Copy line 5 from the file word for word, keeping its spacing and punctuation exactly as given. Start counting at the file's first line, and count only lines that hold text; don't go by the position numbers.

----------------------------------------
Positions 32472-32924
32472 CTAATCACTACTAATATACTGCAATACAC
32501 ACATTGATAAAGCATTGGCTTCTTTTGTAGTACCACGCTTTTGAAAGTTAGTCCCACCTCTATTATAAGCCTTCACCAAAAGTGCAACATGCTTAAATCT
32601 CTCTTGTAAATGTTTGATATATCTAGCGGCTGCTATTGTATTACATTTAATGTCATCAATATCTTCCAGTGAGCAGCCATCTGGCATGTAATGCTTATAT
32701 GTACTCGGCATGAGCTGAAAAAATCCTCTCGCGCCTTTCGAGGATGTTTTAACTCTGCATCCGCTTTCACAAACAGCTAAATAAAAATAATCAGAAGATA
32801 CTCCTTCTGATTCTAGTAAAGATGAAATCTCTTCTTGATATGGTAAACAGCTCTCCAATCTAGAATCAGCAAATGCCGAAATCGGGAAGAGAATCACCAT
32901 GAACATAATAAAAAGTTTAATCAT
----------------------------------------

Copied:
32701 GTACTCGGCATGAGCTGAAAAAATCCTCTCGCGCCTTTCGAGGATGTTTTAACTCTGCATCCGCTTTCACAAACAGCTAAATAAAAATAATCAGAAGATA